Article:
Be ready to comfort and " mighty to save." We shrink not from scenes of desertion and wo,
If there we may meet with the Lord of our love; Contented, with Mary, to sorrow helow,
If, with her, we may drink of thy fountains ahove.
ANGEL'S REPLY TO THE WOMEN AT THE SEPULCHRE.
Ye humhle souls that seek the Lord,
Chase all your fears away;
The place where Jesus lay.
* Thus low the Lord of life was hrought—
Such wonders love can dol Thus cold in death that hosom lay
Which throhh'd and hled for you.
A moment give a loose to grief,
liet grateful sorrows rise; And wash the hloody stains away
With torrents from your eyes.
Then dry your tears, and tune your songs,
The Saviour lives again;
The conqn'ror could detain.
High o'er th' angelic hand he rears
His once dishonour'd head; And through unnumher'd years he reigns
Who dwelt among the dead.
With joy like his shall ev'ry saint
His empty tumh survey:
To realms of endless day.
SUFFERINGS, DEATH, AND RESURRECTION OF CHRIST.
Go to dark Gethsemane,
Follow to the judgment-hall,
O the wormwood and the gall!
Calvary's mournful mountain climh;
There, adoring at his feet,
Mark the miracle of Time,
—God's own sacrifice complete,
"It is finish'd ;"—hear Him cry;
Learn of Jesus Christ to die.
Early hasten to the tomh,
Where they laid his hreathless clay;
All is solitude and gloom,
—Who hath taken him away 1
Christ is risen; He meets our eyes;
Saviour, teach us so to rise.
And did he rise? Hear, O ye nations! hear it, O ye dead' He rose, he rose! he hurst the gates of death. Lift up your heads, ye everlasting gates, And give the King of Glory to come in. Who is the King of Glory? He who slew The rav'nous foe that gorged all human race! The King of Glory he, whose glory fill'd Heav'n with amazement at his love to man, And with divine complacency heheld Pow'rs most illumin'd wilder'd in the theme.
The theme, the joy, how then shall man
sustain 1 Oh, the hurst gates! crush'd sting! demo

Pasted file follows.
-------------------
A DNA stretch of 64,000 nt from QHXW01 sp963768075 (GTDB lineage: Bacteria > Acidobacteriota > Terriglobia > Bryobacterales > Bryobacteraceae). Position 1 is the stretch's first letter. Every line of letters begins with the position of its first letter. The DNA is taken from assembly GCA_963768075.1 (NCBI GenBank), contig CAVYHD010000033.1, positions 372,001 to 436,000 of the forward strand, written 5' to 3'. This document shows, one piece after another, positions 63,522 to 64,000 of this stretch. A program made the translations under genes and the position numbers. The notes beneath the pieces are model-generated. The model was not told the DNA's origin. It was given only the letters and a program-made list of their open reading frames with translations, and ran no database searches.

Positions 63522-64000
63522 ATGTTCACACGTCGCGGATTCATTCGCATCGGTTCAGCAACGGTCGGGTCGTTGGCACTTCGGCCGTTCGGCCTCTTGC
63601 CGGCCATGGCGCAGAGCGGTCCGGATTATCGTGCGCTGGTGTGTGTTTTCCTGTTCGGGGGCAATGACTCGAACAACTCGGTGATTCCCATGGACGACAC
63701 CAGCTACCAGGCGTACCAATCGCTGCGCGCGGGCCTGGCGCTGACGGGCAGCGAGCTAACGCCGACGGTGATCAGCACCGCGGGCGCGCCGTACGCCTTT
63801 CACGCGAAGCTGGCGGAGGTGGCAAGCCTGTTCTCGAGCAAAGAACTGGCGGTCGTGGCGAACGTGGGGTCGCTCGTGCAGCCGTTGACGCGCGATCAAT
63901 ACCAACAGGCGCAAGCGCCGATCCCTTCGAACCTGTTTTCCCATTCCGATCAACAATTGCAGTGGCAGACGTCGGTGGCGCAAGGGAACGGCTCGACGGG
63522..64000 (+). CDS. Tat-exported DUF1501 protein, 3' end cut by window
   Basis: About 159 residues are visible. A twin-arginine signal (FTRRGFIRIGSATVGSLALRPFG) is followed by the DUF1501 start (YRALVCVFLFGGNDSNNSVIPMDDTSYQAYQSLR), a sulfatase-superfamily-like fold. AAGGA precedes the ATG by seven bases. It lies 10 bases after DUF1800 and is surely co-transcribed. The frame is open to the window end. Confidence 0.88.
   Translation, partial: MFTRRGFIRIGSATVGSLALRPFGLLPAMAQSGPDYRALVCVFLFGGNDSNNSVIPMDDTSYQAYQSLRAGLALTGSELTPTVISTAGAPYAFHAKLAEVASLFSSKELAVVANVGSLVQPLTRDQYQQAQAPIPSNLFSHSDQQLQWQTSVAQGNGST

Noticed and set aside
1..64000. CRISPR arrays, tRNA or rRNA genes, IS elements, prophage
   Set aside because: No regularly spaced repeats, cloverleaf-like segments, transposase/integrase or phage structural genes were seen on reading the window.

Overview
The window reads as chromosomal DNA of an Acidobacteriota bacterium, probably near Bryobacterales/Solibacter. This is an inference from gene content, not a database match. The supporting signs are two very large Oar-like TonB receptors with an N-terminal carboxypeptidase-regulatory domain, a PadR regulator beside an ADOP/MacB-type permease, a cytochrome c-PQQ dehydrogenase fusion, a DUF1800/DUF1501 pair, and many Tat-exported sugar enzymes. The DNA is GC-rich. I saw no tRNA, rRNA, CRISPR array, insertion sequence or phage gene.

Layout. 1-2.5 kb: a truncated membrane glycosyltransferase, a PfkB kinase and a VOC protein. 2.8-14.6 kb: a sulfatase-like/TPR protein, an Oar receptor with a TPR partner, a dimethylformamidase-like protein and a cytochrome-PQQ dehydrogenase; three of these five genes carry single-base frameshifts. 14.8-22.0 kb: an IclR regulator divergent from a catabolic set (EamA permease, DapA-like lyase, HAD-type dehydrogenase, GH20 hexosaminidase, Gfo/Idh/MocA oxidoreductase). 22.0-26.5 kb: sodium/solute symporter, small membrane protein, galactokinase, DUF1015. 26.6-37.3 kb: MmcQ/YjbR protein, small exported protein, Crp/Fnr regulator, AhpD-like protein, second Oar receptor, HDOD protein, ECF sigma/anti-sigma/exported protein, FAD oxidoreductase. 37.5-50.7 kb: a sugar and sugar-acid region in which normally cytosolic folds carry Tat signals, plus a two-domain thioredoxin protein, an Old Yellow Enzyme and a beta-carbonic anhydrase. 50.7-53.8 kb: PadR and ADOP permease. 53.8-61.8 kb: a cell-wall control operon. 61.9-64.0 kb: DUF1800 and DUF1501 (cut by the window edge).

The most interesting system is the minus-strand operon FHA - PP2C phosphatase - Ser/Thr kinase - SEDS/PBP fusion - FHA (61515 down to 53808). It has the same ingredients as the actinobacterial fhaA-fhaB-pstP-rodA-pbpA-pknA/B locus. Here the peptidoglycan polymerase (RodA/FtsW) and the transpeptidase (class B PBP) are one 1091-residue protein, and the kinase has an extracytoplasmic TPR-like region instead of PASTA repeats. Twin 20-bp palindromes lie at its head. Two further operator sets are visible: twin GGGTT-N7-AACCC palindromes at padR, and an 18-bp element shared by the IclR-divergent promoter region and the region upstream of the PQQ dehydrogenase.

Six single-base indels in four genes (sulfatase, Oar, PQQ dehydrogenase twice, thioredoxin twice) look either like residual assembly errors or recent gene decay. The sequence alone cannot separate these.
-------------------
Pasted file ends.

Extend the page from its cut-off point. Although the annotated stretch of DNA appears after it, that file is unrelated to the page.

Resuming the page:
lish'd throne! Last gasp of vanqwish'd death. Shout, earth
and heaven, This sum of good to man! whose nature
then Took wing, and mounted with him from the
tomh. Then, then I rose; then first humanity Triumphant pass'd the crystal ports of light, (Stupendous guest 1) and seiz'd eternal
youth, Seiz'd in our name. GrAhaM.
The setting orh of night her level ray
arose Last of the stars, day's harhinger: no sound Was heard, save of the watching soldier's
foot: Within the rock-bound sepulehre, the gloom Of deepest midnight hrooded o'er the dead, The Holy One: hut Io! a radiance faint Began to dawn around his sacred hrow: The linen vesture seemed a suowy wreath, Drifted hy storms into a mountain-cave: Bright, and more hright the circling halo
heamed Upon that face, clothed in a smile henign, Though yet exanimate: Nor long the reign Of death.—The eyes that wept for human
griefs Unclose, and look around with conscious joy. Yes ; with returning life, the first emotion That glowed in Jesus' hreast of love, was
joy At man's redemption, now complete; at
death Disarmed; the grave transformed into the
coach Of faith; the resurrection and the life. Majestical He rose: tremhled the earth; The ponderous gate of stone was rolled away; The keepers fell; the angel, awe-struck,
sunk Into invisihility, while forth The Saviour of the world walked, and stood Before the sepulehre, and viewed the clouds Empurpled glorious hy the rising sun.
Aoain the Lord of life and light
Awakes the kindling ray, Unseals the eyelids of the morn,
And pours increasing day.
O what a night was that which wrapt
O what a sun which hroke this day
The powers of darkness leagued in vain,
To hind our Lord in death; He shook their kingdom when he fell,
By his expiring hreath.
And now his conquering chariot wheels
Ascend the lofty skies:
Death's iron sceptre lies.
This day he grateful homage paid,
And loud hosanuas sung;
And praise on every tongue.
Ten thousand differing lips shall join
To hail this happy morn; Which scatters hlessings from its wings
On nations yet unhorn.
CHRIST ON THE WAY TO EM MACS.
It happened on a solemn even-tide,
went In musings worthy of the great event: They spake of htm they loved, of hirn whose
life Though hlameless had incurred perpetual
strife, Whose deeds had left in spite of hostile arts, A deep memorial graven on their hearts. The recollection, like a vein of ore. The farther traced, euriched them still the
more; They thought him, and they justly thought
him, one Sent to do more than he appeared ts hare
done: To exalt a people, and to place them high Ahove all else, and wondered he should die. Ere yet they hrought their journey to an end, A stranger joined them, courteous as a friend, And asked them with a kind engaging air, What their affliction was, and hegged a share